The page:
Greg Glassman, the Founder of Crossfit, defined this best when he said that virtuosity is “performing the common uncommonly well.” His reference point for this statement is the world of gymnastics, where a routine executed without error would only get you a score of 9.7 or a 9.9. The extra one tenth of a point can only be earned by exemplifying virtuosity. That being said, virtuosity can be a bit nebulous.
Virtuosity is something you see or feel when you are in the presence of greatness. It’s something that is extremely elusive and beautiful. In the world of gymnastics, a display of virtuosity would be described as executing a grueling routine with perfection and, regardless of the physical toll, is the athlete would complete it un-fazed, even with a smile. Speaking of gymnastics, here is the first perfect ten in Olympic Games history by Nadia Comaneci in Montreal in 1976. The purity of this routine is unquestionable.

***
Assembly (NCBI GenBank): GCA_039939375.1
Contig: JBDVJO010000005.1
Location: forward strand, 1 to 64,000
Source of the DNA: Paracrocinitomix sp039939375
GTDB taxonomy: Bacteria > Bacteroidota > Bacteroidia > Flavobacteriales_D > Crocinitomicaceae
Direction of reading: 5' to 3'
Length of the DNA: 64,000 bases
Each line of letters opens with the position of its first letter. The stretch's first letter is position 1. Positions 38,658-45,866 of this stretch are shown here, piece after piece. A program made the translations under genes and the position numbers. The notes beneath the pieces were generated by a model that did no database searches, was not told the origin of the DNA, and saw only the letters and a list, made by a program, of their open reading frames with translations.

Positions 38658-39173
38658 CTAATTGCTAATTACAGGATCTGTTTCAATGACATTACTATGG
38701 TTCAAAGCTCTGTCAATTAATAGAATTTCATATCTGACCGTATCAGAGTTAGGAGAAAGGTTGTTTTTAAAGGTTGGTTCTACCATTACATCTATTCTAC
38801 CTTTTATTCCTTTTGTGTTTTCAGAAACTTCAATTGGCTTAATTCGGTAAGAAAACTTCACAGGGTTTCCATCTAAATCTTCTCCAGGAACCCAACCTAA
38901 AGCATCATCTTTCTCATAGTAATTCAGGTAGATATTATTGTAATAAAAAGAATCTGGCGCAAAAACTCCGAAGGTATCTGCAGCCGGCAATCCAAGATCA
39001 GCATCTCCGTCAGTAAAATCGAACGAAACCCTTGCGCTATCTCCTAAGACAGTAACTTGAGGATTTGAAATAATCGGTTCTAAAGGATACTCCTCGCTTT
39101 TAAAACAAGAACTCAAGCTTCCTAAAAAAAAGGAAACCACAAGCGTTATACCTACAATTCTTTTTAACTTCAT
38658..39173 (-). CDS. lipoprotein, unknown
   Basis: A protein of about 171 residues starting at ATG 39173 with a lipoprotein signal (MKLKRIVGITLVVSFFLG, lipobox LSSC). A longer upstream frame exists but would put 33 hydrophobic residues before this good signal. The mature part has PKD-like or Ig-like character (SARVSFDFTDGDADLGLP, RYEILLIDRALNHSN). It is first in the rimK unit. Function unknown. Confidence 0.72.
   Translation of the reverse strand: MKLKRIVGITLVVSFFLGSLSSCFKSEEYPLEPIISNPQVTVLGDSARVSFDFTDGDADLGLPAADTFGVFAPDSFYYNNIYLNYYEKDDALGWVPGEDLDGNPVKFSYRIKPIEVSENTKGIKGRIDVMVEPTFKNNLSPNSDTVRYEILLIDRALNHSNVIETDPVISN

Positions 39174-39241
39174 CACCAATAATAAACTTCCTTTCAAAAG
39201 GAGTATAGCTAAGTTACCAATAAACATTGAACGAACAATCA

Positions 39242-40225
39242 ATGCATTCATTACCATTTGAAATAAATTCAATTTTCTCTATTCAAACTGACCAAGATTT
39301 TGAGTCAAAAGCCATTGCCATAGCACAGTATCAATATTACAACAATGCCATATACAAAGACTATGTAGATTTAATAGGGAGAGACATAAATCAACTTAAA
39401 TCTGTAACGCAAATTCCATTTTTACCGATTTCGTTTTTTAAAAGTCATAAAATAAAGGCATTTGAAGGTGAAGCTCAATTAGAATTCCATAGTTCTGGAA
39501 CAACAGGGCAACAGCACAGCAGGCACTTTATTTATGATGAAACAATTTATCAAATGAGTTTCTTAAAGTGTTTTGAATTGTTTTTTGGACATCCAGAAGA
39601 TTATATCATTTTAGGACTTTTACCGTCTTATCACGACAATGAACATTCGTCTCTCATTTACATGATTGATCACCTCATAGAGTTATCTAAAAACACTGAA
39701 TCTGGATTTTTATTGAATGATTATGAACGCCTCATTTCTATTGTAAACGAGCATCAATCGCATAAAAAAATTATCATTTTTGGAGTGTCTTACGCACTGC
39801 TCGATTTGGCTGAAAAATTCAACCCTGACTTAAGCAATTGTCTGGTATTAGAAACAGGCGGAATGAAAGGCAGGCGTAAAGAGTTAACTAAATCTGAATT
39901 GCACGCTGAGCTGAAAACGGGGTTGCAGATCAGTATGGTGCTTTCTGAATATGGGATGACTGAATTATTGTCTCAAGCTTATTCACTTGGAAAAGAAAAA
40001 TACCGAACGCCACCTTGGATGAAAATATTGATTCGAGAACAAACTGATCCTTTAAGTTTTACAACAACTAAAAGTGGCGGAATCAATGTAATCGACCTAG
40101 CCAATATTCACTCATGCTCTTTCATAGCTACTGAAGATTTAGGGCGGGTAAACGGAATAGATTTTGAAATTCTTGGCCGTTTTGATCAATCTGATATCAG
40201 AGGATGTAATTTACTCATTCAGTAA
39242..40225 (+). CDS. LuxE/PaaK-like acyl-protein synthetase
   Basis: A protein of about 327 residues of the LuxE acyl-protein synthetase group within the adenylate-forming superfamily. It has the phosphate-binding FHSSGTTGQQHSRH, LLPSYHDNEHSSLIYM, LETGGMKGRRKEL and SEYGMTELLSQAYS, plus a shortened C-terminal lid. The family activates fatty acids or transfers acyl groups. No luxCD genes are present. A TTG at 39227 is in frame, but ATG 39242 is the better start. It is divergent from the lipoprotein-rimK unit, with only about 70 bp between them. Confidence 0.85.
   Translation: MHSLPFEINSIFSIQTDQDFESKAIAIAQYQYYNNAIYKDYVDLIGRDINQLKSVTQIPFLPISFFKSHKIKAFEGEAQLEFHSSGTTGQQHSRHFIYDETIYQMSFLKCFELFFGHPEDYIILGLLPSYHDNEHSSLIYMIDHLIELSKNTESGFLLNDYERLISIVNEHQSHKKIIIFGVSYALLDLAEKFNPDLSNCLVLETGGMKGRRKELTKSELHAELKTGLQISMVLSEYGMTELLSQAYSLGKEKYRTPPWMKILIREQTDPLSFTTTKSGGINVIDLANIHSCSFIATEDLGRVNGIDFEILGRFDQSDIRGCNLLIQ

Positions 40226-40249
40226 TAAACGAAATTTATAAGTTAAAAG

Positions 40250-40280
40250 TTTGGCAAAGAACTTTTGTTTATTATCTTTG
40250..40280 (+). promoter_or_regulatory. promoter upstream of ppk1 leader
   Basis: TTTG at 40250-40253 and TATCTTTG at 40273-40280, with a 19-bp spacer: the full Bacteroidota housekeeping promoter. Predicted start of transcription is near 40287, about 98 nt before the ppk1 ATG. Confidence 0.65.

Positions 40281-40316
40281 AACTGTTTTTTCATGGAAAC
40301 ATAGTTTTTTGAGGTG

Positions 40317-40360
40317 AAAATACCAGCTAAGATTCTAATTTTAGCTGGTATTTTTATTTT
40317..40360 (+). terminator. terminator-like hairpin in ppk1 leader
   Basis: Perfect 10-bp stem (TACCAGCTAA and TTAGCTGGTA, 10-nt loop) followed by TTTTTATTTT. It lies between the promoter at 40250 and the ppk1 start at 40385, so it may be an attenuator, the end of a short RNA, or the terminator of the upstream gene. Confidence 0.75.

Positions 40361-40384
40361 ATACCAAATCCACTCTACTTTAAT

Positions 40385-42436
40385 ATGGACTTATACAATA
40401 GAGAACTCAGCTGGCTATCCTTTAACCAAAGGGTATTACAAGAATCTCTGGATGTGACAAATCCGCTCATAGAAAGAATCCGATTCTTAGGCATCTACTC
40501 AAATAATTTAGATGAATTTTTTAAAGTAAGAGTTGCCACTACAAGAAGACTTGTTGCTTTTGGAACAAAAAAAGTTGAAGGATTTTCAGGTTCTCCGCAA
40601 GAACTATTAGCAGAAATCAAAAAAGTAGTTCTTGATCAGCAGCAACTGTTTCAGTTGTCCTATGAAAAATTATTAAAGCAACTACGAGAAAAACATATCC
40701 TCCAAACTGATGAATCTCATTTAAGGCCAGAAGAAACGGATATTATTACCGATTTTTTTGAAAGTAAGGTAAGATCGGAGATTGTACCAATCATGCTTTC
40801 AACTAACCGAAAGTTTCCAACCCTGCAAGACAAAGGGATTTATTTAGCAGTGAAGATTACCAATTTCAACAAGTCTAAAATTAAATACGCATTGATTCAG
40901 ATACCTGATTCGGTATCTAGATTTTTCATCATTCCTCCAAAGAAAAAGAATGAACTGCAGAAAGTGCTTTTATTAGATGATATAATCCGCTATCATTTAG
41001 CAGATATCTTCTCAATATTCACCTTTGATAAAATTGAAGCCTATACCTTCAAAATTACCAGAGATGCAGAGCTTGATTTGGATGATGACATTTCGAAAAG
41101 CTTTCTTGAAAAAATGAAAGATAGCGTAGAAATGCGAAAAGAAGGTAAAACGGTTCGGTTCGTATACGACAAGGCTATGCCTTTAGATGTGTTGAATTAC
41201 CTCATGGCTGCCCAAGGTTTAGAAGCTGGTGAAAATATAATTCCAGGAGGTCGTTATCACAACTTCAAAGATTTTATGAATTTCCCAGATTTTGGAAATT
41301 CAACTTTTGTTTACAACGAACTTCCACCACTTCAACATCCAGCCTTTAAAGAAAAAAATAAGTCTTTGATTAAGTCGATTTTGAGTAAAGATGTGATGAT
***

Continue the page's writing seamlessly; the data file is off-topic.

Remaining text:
Here at the Bluffs we do a lot of squats. The squat, for example, is a vital building block of human movement. You could say that time spent squatting is time well spent. It’s in a foundational movement like squat where practicing doing the relatively common, uncommonly well comes into play and that extends beyond abiding by a few points of performance (heels down, knees out etc). Virtuosity is the goal.
At our fitness school, the idea is that every athlete reaches his/her own potential. Our goal is mastery, and with mastery comes virtuosity. Some say expert level performances require 10,000 hours of practice. I don’t know how long your journey towards virtuosity will take, but I can tell you that we all have got our work cut out for us.
Cheers to the pursuit of virtuous movement. Use your coaches. We are here to help you get better, whether that is in class or outside of class.
4 rounds for time:
10 Romanian Deadlifts (185/135)
20 Tuck Jumps